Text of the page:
Join Ben Long for an in-depth discussion in this video Solution: Protecting highlights and building up an image, part of Inkjet Printing: Advanced Photography Techniques.
- At the end of that last movie I said something about doing the corrections the correct way or the right way or something like that and it's a little odd that I would say that about this particular image because I completely just felt my way through this image. And the result being, I've got this weird stack of adjustment layers here and you'll see what I mean by weird later. I really did not do this in the most efficient way, but this is, very often, how I work. I don't mean that I work inefficiently but that I work by layering different adjustments on top of each other to build up and edit over several layers.
I started with a black and white adjustment and I didn't do too much to it. I made a couple of changes to the yellows and greens and cyans to try and pull out more contrast but wasn't finding I was getting anywhere. This image really needs to be fixed with tonal adjustment layers like levels or curves. You can see, I'm sure, the overall problem: Foreground that is really just a uniform, drab, low contrast shade of gray and a background that's not much better. I've got some darkness here and some lightness here. I'm actually a little worried about the dark bits because clouds never really go black on the bottom and that's not total black, but it might print that way because those are gonna darken up some.
But I start by worrying about the foreground. I know the sky's dramatic and can be made to work. I wasn't sure if the foreground could be made to work so I always start there because if it can't be made to work, I'll abandon the image. And I started with this adjustment layer. I just added some brightness. I didn't do any contrast adjustment. I pulled my white point over, left my black point where it was, didn't do any mid adjusments, and just tried to get some brightness in. Looking at that I went, "Oh, okay. This is starting to work." One thing that I really like about this is the natural gradation from light to dark heading toward the horizon.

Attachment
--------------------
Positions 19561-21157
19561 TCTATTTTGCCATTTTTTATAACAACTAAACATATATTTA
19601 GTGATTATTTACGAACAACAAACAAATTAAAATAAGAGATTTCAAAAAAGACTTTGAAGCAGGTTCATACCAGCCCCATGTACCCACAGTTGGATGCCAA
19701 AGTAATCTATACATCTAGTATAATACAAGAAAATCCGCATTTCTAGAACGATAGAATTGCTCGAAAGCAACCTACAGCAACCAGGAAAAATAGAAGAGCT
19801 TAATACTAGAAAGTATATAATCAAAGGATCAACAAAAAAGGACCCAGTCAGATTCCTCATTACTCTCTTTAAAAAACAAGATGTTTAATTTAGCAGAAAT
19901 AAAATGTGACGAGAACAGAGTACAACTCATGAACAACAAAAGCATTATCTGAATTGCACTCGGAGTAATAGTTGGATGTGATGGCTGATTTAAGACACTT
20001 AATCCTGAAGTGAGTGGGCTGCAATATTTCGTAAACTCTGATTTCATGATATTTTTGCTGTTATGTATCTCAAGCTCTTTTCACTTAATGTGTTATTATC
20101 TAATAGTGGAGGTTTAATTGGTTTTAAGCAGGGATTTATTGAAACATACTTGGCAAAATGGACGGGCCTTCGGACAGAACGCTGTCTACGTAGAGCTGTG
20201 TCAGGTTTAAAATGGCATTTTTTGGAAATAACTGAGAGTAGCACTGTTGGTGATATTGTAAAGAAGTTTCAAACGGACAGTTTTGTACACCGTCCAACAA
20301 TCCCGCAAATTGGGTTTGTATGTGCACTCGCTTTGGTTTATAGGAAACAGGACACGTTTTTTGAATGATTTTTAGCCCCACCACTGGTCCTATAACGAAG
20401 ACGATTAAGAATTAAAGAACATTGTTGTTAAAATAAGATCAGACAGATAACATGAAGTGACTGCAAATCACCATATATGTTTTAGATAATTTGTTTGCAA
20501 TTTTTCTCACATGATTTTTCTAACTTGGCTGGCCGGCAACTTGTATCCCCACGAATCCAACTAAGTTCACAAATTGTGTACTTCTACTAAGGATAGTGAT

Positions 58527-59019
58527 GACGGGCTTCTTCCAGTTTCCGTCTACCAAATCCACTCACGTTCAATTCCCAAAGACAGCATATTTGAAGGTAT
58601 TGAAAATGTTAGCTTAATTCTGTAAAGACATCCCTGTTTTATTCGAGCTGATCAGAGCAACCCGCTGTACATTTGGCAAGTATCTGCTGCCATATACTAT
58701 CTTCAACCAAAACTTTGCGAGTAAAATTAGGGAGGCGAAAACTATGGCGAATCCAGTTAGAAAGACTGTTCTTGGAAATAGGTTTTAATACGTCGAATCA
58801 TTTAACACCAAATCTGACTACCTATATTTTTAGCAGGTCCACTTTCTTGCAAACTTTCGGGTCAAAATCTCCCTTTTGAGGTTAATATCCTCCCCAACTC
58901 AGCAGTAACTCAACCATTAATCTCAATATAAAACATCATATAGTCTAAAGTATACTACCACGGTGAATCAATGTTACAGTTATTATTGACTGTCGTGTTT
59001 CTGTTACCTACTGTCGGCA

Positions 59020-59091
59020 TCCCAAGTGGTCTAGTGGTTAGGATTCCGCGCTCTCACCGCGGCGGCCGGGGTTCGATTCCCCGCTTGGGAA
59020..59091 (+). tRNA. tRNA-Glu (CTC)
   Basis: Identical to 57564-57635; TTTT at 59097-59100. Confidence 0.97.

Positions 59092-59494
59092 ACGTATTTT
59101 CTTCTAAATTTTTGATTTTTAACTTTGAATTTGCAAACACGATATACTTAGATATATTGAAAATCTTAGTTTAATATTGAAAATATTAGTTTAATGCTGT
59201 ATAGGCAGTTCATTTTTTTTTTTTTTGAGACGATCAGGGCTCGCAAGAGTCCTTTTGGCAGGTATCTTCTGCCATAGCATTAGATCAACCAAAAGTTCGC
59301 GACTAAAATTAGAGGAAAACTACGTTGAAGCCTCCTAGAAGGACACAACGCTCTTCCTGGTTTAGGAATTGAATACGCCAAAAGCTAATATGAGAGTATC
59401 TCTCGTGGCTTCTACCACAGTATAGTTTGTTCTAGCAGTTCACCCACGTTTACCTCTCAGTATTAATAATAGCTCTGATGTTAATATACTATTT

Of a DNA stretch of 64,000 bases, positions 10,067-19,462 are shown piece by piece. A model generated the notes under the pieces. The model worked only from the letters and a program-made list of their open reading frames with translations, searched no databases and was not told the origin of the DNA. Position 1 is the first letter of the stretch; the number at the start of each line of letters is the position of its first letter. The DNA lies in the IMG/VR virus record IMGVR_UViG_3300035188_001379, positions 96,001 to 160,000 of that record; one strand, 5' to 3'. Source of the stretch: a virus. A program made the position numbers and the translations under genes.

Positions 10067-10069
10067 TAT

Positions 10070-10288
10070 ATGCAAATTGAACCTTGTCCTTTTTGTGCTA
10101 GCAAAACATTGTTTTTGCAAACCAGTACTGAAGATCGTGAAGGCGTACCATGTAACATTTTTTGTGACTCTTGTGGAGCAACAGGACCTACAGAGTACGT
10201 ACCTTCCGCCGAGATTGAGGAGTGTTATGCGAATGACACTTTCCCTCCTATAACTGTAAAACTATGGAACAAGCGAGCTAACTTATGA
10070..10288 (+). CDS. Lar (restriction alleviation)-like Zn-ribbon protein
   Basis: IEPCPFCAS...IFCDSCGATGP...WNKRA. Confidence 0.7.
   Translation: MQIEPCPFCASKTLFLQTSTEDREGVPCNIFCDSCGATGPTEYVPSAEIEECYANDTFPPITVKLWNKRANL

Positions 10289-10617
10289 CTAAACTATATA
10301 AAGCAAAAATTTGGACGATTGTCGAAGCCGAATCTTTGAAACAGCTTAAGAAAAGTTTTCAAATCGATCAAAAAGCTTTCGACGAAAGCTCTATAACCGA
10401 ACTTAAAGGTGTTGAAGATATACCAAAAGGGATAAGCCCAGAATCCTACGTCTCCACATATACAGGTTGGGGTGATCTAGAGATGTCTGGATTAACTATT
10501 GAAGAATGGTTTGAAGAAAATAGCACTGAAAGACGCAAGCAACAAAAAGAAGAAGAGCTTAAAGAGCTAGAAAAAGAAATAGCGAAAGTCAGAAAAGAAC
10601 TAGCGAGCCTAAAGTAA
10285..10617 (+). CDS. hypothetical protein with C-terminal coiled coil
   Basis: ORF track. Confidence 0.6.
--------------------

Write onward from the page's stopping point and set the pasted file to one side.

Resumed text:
It really give the image some depth so this bit being bright is really nice. But, I haven't done anything for the contrast. Rather than adjust the contrast in this layer though, I added a second layer here. You may think, "Why did you do that rather than..?" I could have just gotten it all done in this layer. There are a couple of reasons. First of all, these have separate masks. I did brightening to this entire foreground area including a little bit of the horizon because my brushwork was a little bit sloppy.
There's even a stripe of brightness up here. I didn't want the contrast adjustment to go all the way to the horizon or I didn't want it to go full strength all the way to the horizon, so painting with a soft edge brush, I stopped painting right about here so that I get an attenuation of the contrast adjustment leading to the horizon. I wanted it to stay a little bit dull contrast-wise to make the foreground pop more. But the other thing this does is it gives me independent control of the contrast adjustment and the brightness adjustment in my image.
So, now I've got a certain contrast ratio coming in here. Now I can come back to this other layer and if I decide it needs to be a little bit brighter, I can just do this, and while that's altering the contrast a little bit, for the most part, it's keeping the contrast and the brightness change in this area a little bit separate. Mostly I did it just because I started thinking it needs to be brighter. So, boom that's a step. Then I thought, "No, now I need more contrast." So, boom that's a step. It's just a way of layering these things up one at a time as I figure out what needs to be done.
These are actually out of order. The next thing I did was to add another adjustment layer that played with the contrast even more, so what I decided was I really want these things to pop. And so, I threw this adjustment on: a big mid-tone adjustment and no change to the whites or blacks. And that served to really darken up a lot of these tones, making these stand out more, which is giving me even more of a sense of depth. I do think I need to put a little bit of brightness back in so I'm gonna brighten that up.